Lent

Tomorrow begins the season of Lent, a time of preparation, 40 days before the celebration of Easter. It begins on Ash Wednesday, on which we will receive the mark of the cross from ashes on our forehead to signify our mortality as well as our repentance from sin and dependence on Jesus’ death for us, or we could say, on the basis of Jesus’ death for us. During Lent Christians traditionally carry on purposeful fasts.

Being forty days, approximately six weeks and just over a tenth of the year, Lent can seem long for those who see it as simply a time of giving up something. But that time can help us get into new rhythms of living, helping some replace what is not good with something good. For example some people may have addictions of one kind or another. I wonder if in some way most all of us struggle to some extent with something that may not even be bad in itself, and may give us some relief from the normal stress of everyday life. But find ourselves attached to it to the point that we can hardly let it go. While it may be okay, it also may be crowding out some things that are more important. We might do well during Lent to address that in some way. It may be a small way, but it may help set us on a better path which can continue afterward.

And there’s the idea of purposeful sacrifice. Perhaps cutting back or cutting out this or that luxury and setting the money aside normally spent on that to help the poor in some way. This most often is something personal and individual, but it could be a good exercise for a family, to help ingrain in the children something of this practice.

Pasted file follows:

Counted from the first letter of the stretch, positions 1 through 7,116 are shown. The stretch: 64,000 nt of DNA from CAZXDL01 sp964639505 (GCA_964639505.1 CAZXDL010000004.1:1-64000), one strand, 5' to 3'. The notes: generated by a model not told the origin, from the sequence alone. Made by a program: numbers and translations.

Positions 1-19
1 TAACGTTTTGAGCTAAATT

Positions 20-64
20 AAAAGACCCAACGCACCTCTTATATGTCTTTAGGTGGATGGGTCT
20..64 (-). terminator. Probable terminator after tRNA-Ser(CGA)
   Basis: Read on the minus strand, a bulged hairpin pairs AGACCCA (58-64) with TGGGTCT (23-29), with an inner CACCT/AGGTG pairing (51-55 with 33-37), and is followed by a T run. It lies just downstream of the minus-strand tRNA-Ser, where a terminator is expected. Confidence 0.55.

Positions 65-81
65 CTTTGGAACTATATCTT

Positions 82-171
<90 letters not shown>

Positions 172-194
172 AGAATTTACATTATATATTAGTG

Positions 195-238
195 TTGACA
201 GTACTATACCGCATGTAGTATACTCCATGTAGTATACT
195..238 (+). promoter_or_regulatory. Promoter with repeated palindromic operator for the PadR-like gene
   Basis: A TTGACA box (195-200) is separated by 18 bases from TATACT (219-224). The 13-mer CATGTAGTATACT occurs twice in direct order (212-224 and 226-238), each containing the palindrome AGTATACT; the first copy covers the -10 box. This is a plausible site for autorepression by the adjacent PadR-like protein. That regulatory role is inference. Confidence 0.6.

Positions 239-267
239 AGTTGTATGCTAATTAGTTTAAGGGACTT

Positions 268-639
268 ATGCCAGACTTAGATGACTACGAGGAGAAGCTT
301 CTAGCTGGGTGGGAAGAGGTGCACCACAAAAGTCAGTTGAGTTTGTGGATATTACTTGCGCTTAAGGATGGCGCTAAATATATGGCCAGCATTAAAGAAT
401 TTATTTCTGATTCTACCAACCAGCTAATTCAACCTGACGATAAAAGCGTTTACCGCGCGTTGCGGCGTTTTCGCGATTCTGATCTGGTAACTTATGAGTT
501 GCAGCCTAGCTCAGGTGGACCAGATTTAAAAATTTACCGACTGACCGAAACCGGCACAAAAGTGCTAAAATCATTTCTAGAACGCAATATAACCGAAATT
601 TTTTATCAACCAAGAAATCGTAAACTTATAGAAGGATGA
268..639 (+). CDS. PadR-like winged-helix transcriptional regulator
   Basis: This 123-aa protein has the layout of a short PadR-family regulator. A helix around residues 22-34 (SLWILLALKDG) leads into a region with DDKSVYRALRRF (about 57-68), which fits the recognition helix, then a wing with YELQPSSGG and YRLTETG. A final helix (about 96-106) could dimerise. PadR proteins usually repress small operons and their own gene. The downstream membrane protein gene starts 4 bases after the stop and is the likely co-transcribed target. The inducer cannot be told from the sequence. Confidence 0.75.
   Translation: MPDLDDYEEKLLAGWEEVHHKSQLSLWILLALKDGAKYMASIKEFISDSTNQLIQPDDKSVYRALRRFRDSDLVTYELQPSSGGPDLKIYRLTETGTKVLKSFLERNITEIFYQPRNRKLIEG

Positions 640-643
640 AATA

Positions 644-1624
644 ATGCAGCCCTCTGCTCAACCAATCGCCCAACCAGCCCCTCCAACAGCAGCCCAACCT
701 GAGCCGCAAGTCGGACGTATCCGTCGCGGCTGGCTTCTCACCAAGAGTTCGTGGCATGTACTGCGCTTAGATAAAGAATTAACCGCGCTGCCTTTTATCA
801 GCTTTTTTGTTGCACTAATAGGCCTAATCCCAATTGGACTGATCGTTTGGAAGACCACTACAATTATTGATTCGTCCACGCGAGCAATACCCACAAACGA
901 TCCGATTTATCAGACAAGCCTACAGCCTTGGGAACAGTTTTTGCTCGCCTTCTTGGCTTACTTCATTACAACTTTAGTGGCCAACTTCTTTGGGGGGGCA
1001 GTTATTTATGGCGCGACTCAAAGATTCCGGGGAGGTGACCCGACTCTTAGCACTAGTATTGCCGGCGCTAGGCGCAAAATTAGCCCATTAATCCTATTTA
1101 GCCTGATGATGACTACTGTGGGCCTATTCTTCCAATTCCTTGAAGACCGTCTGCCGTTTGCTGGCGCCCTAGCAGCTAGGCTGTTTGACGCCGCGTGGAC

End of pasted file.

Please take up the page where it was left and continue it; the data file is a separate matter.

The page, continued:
I look forward to the season of Lent as part of a liturgical church, Prince of Peace Anglican Church. For me, this will be a learning process, even though at our last church we did practice both Ash Wednesday and Lent. I was raised in a non-liturgical church, for years being part of those kinds of churches. So the instruction and practice that comes with such seasons is something relatively new to me. And I have in mind what I want to do during Lent.

Above all, in all of this we want to reflect on our Lord’s suffering, the meaning of his death and resurrection, and our identification with that as part of our salvation in this present life. So that with Paul we might say this:

I want to know Christ—yes, to know the power of his resurrection and participation in his sufferings, becoming like him in his death, and so, somehow, attaining to the resurrection from the dead.

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